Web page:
Friday, February 24, 2012

Blind Glimpses

A couple of glimpses from a new painting I am working on. It is slow progress and incredibly time consuming, as it is the largest piece I will have made thus far - A0, 75 x 100 cm.

Wednesday, February 22, 2012


A new project I am working on. Even though it is so top secret I haven't even figured it out properly, I wanted to start sharing my little Baroque Mice paintings!

Here is my first mouse.....

Here are some detail snippets of my Mousetoinette. Right now, I am all mouse and rabbit obsessed.
She is watercolour on paper, A2 scale.

Monday, February 20, 2012

Baroque Portraits

A selection of the watercolour portraits I painted during the 2012 Baroque Ball hosted at the Zichy Palace in Győr.

Baroque Ball

Some photographs from the Baroque Ball I attended as the "court painter" held at the Zichy Palace in Győr. I know it looks like there were just three of us, but I selected just a few out of the hundred blurry shots I took.

My paintings exhibited in the "blue room" (we couldn't hang them on the walls due to the beautiful fresco's.)

Wednesday, February 15, 2012

Doll Face

Long time followers know of my little doll collecting habit/obsession/weakness. Having been a full time artist for the past ten months (aka unemployed, traveling, and sometimes drawing) I can’t give in to my selfish yearnings, and make do with sketching little portraits of them instead. 

The following three might make a cameo appearance at the Baroque Ball this weekend too...


It has finally begun to snow here in Hungary – it took till mid-February to start. One night a friend asked if I had seen the river yet, which was completely frozen over. “No!” I exclaimed, shocked that I had missed it (there are three rivers here in Győr, and I pass by two of them on my daily travels, but missed the third). The night was cold, and the streets were deserted. The sound of the snow crunching under our boots accompanied us on our walk. We got to the bridge and I stared out on a scene I was seeing for the first time in my life. Having grown up in warm Australia, I felt as if I were looking out on a post-apocalyptic scene. The river was not only frozen over, but a heavy blanket of snow covered it, the bank, and even the stone walls of the old Castle town. I mentioned this was how I would imagine the end of the world, at which he smiled, “This is what it is like here; the four seasons are clearly distinct from one another. Winter is about calm, sleeping, about death. Life will come again in the spring.”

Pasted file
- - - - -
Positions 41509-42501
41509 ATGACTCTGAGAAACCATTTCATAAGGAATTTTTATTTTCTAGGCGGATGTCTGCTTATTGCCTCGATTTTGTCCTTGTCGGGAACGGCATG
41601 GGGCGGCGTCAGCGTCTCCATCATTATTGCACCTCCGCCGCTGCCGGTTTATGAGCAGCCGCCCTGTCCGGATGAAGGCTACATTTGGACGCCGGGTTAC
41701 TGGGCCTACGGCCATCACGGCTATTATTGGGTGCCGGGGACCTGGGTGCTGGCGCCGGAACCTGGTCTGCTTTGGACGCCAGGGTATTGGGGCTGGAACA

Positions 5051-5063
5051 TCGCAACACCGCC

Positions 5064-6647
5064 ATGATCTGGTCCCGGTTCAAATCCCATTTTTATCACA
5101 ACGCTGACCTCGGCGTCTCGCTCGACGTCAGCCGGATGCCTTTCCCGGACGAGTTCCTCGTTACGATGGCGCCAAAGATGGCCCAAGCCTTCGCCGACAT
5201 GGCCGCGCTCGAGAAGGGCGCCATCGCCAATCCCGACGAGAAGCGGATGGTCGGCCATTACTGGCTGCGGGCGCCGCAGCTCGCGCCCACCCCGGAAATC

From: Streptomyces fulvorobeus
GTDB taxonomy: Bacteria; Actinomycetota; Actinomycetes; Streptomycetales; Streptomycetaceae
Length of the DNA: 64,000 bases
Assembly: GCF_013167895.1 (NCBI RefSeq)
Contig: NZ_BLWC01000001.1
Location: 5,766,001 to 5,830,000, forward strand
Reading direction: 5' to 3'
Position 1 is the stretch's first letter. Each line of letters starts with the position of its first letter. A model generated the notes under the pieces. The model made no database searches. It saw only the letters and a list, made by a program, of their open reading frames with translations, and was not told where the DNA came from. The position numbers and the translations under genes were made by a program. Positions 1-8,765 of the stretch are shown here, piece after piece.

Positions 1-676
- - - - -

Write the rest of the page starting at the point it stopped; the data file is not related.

I’ve obviously been heavily inspired by my travels, and my work has reflected the new things I’m experiencing. As winter approached stealthily, many of my friends began to tell me they couldn’t wait to see how a snowy winter would influence me. The museum director even inquired why I hadn’t made any snowy pictures yet. I began to feel uneasy… I felt like winter had not made its way into my work – I’m painting baroque inspired pieces, which true, is drawn directly from my current life as well, but they take place indoors, devoid of snow.

How can I miss such an opportunity? Once I go back to Australia I won’t be experiencing any more snowy winters! Reviewing my sketches for an upcoming project though, I smiled as I realized that the white winter outside had indeed subtly crept into my subconscious, without me initially realizing.
A de-saturated palette, snowy figures, milky eyes, and pink fingers numb with cold – glimpses from a new illustration I am working on, inspired by the Hungarian version of Sleeping Beauty – which translates as “Lace Rose”.

Sometimes inspiration takes a more subtle route than expected.

Would any dear readers be interested in seeing a step-by-step for this latest painting? Anyone? :-}

Saturday, February 11, 2012

Sketchbook Musings

An artist’s sketchbook is a very personal thing. Whenever I’ve had the honour to catch a glimpse into one, I’ve always marveled at just how different they are, based upon the individual. Some sketchbooks are so neat, that each page could be removed and framed. Mine tend to be filled mainly with writing; I write down my ideas rather than sketch them out. I’ve always wished I kept neat sketchbooks, filled with charming studies and snippets of drawings, the sort of treasure you could exhibit alongside your finished work, but unfortunately mine are always messy and confusing –  the opposite of what my work eventually looks like. I wonder what they say about me? They’re obviously a lot more honest than a finished, fussed over painting.

Usually, I only start sketching an idea to figure out composition right before I'm ready to start work on the final piece. Here I share the preliminary sketch, and the progress of the final figures.

Friday, February 10, 2012